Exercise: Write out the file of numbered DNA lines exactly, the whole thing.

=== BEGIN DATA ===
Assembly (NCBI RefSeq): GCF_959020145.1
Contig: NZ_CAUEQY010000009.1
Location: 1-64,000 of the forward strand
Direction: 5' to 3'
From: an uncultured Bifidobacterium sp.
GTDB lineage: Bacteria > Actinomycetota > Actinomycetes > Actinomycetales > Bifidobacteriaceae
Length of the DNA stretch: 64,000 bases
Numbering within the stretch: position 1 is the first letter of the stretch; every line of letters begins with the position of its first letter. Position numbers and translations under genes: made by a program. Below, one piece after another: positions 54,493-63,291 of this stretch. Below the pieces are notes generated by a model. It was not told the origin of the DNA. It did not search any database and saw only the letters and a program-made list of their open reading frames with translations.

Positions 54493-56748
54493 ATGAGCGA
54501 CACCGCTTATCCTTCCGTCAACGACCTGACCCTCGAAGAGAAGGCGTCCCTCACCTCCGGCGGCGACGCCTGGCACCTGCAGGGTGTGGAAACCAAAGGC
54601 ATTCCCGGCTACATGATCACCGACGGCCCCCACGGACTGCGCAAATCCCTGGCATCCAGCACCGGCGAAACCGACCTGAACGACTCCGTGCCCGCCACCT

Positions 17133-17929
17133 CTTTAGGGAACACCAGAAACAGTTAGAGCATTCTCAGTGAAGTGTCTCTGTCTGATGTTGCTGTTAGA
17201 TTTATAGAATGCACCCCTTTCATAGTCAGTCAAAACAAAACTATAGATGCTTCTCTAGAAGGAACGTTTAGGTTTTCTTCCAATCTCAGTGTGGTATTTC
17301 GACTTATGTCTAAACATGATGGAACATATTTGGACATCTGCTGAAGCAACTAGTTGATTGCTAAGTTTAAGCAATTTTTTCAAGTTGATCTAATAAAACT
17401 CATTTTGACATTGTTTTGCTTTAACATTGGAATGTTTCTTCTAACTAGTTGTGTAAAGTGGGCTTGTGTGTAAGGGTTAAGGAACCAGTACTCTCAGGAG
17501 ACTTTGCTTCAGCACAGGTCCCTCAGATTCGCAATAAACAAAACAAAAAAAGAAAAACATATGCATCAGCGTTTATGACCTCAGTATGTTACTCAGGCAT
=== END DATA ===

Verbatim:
Assembly (NCBI RefSeq): GCF_959020145.1
Contig: NZ_CAUEQY010000009.1
Location: 1-64,000 of the forward strand
Direction: 5' to 3'
From: an uncultured Bifidobacterium sp.
GTDB lineage: Bacteria > Actinomycetota > Actinomycetes > Actinomycetales > Bifidobacteriaceae
Length of the DNA stretch: 64,000 bases
Numbering within the stretch: position 1 is the first letter of the stretch; every line of letters begins with the position of its first letter. Position numbers and translations under genes: made by a program. Below, one piece after another: positions 54,493-63,291 of this stretch. Below the pieces are notes generated by a model. It was not told the origin of the DNA. It did not search any database and saw only the letters and a program-made list of their open reading frames with translations.

Positions 54493-56748
54493 ATGAGCGA
54501 CACCGCTTATCCTTCCGTCAACGACCTGACCCTCGAAGAGAAGGCGTCCCTCACCTCCGGCGGCGACGCCTGGCACCTGCAGGGTGTGGAAACCAAAGGC
54601 ATTCCCGGCTACATGATCACCGACGGCCCCCACGGACTGCGCAAATCCCTGGCATCCAGCACCGGCGAAACCGACCTGAACGACTCCGTGCCCGCCACCT

Positions 17133-17929
17133 CTTTAGGGAACACCAGAAACAGTTAGAGCATTCTCAGTGAAGTGTCTCTGTCTGATGTTGCTGTTAGA
17201 TTTATAGAATGCACCCCTTTCATAGTCAGTCAAAACAAAACTATAGATGCTTCTCTAGAAGGAACGTTTAGGTTTTCTTCCAATCTCAGTGTGGTATTTC
17301 GACTTATGTCTAAACATGATGGAACATATTTGGACATCTGCTGAAGCAACTAGTTGATTGCTAAGTTTAAGCAATTTTTTCAAGTTGATCTAATAAAACT
17401 CATTTTGACATTGTTTTGCTTTAACATTGGAATGTTTCTTCTAACTAGTTGTGTAAAGTGGGCTTGTGTGTAAGGGTTAAGGAACCAGTACTCTCAGGAG
17501 ACTTTGCTTCAGCACAGGTCCCTCAGATTCGCAATAAACAAAACAAAAAAAGAAAAACATATGCATCAGCGTTTATGACCTCAGTATGTTACTCAGGCAT